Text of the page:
I found what you said about the costs of speaking, to you, matched my own experience with the costs to me of doing physical things. I *can* walk - I walk around my house, to the toilet and back. I can probably walk 50 metres maximum at once? It’s exhausting and draining and frequently painful and injury-causing. If I walked that much frequently it would severely take away from other things I wanted to do.

    So I use a wheelchair to get around - mostly I use it outside my home, I don’t need it inside very often. Without my wheelchair I am much more dependent on others to drive me to locations, let me off right at the door, wait while I stagger to the nearest chair, and then I am dependent on that person to get almost everything for me - bring me food, drinks, activities, etc. - and I can only talk to people who come near me. With my wheelchair I am so free!! I can go wherever I want, I can browse in the shops, I can find whichever food place I prefer, I can twirl and dance and move fast as well as slow, and I can generally move to where I want to be … I still get really really really tired very quickly and can’t sit up enough for wheelchair use every day, but when I can I feel fantastic and so empowered!

    And yet, I still can’t take my wheelchair some places. The most common example in my life is not taking it to my parents house. My parents get so stressed by the idea of me needing/using it that for them it’s "better" if I drag myself from the road to the living room, park myself on the sofa and hardly move while I am there, and then go home and spend 1-2 days feeling awful while I recover from the physical strain. I don’t understand why they can’t take it in that doing it my way would work so much better for me and make me so much more ABLE.

    Take-home message: Using assistive technology can free your scarce resources to do things you choose to do, instead of being forced to use all your resources to do things others take for granted. Doing things the most "normal" way is not necessarily the way that’s most fulfilling or most enabling for that person.

  11. Thanks for posting this. My history is a bit different -- I could speak as a child, but didn't do it much and was only considered quiet.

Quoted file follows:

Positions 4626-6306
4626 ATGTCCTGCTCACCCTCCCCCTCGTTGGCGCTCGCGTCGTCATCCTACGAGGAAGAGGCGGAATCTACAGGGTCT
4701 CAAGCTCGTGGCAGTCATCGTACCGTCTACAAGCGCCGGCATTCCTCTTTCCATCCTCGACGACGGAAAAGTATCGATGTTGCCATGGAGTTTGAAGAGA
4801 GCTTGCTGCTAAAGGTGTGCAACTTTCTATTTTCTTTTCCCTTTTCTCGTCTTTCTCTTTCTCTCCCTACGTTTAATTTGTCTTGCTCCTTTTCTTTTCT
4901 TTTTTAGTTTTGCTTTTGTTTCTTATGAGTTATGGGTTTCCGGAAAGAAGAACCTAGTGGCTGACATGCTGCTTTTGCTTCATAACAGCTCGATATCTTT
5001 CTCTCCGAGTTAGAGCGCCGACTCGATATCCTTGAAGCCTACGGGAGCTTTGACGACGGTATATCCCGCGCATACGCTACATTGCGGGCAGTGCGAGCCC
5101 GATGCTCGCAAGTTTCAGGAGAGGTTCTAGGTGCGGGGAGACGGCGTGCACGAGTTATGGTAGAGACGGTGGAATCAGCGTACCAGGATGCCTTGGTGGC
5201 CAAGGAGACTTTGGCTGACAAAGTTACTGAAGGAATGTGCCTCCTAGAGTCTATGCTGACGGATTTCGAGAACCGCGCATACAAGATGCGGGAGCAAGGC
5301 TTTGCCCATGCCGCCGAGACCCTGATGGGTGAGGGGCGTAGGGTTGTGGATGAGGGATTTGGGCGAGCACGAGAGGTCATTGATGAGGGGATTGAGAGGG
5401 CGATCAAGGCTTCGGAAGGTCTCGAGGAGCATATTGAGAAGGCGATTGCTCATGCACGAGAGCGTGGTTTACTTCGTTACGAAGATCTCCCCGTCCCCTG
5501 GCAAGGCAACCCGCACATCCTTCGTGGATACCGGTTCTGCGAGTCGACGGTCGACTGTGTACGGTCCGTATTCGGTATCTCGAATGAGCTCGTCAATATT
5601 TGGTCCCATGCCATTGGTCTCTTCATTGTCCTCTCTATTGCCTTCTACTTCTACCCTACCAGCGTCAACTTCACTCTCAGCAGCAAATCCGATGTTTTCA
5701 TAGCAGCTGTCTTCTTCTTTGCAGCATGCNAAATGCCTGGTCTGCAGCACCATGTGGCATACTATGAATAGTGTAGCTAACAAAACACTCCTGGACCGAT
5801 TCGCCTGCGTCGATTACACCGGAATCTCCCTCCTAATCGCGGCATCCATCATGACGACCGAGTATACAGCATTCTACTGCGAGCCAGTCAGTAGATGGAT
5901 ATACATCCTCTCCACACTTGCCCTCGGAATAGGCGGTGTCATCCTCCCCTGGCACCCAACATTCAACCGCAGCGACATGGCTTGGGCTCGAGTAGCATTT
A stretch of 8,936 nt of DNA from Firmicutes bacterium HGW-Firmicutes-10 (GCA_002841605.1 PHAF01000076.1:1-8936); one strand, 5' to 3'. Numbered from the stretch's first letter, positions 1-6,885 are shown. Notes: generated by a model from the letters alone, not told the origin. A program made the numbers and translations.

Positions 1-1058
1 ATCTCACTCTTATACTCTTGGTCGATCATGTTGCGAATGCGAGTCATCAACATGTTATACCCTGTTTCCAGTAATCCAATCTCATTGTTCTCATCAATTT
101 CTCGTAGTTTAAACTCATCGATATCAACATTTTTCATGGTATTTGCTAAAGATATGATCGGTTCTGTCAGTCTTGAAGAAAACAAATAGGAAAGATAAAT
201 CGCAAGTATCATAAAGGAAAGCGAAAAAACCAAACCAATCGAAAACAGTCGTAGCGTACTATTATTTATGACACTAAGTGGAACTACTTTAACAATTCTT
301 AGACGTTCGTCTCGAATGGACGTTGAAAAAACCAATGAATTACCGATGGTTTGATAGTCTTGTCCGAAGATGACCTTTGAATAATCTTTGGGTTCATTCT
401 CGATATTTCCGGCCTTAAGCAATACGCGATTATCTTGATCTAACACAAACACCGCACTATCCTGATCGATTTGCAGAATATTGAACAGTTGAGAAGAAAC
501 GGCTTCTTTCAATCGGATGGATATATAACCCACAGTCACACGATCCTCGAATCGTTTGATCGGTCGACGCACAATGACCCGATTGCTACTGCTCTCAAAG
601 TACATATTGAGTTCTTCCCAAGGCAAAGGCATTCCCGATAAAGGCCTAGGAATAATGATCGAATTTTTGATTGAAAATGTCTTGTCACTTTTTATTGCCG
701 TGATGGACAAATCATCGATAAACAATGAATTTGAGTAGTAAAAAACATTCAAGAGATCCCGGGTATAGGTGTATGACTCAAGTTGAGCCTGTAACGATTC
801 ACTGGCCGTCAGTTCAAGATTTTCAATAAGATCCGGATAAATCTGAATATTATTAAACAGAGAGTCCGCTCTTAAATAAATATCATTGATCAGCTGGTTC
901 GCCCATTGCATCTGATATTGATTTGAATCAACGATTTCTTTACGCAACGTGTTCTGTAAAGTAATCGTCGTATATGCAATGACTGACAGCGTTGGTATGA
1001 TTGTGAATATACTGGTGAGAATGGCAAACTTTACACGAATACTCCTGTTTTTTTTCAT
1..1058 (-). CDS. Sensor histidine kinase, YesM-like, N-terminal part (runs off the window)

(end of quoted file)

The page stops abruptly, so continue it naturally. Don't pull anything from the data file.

In my 20's, though, I made efforts to speak more (and generally normalize my behavior), but after about 6 years of that I started having all sorts of cognitive and processing problems that I didn't have before. (Ironically, those problems include major problems with reading and writing.)

    And, sensorilly, I felt like I was in a fog or trapped behind a thick sheet of glass. I had that feeling of having lost my connection to the world, but didn't know why it went away. Eventually, I 'crashed and burned' into disability, which frees me from being on "high alert" all the time (having to be in speaking-mode in case someone wants a verbal reply from me). My brain is still very messed up, but I have found with time that if my brain can rest from verbalizing for an extended period then I get some of my old skills back.

    As far as what people will think of AAC, it sucks that are like that. Of course, most people don't know half what they think they do. There's a teller at the bank I go to who assumed that my cane was for fake reasons, because I wasn't leaning on it -- but that's because I use it for balance, not joint pain. (Duh, lady.)

    Anyway, I wanted to say thanks, because this and some other things written by ASD people have helped me try to figure out what lead to the crash and give me some ideas of what to try to do.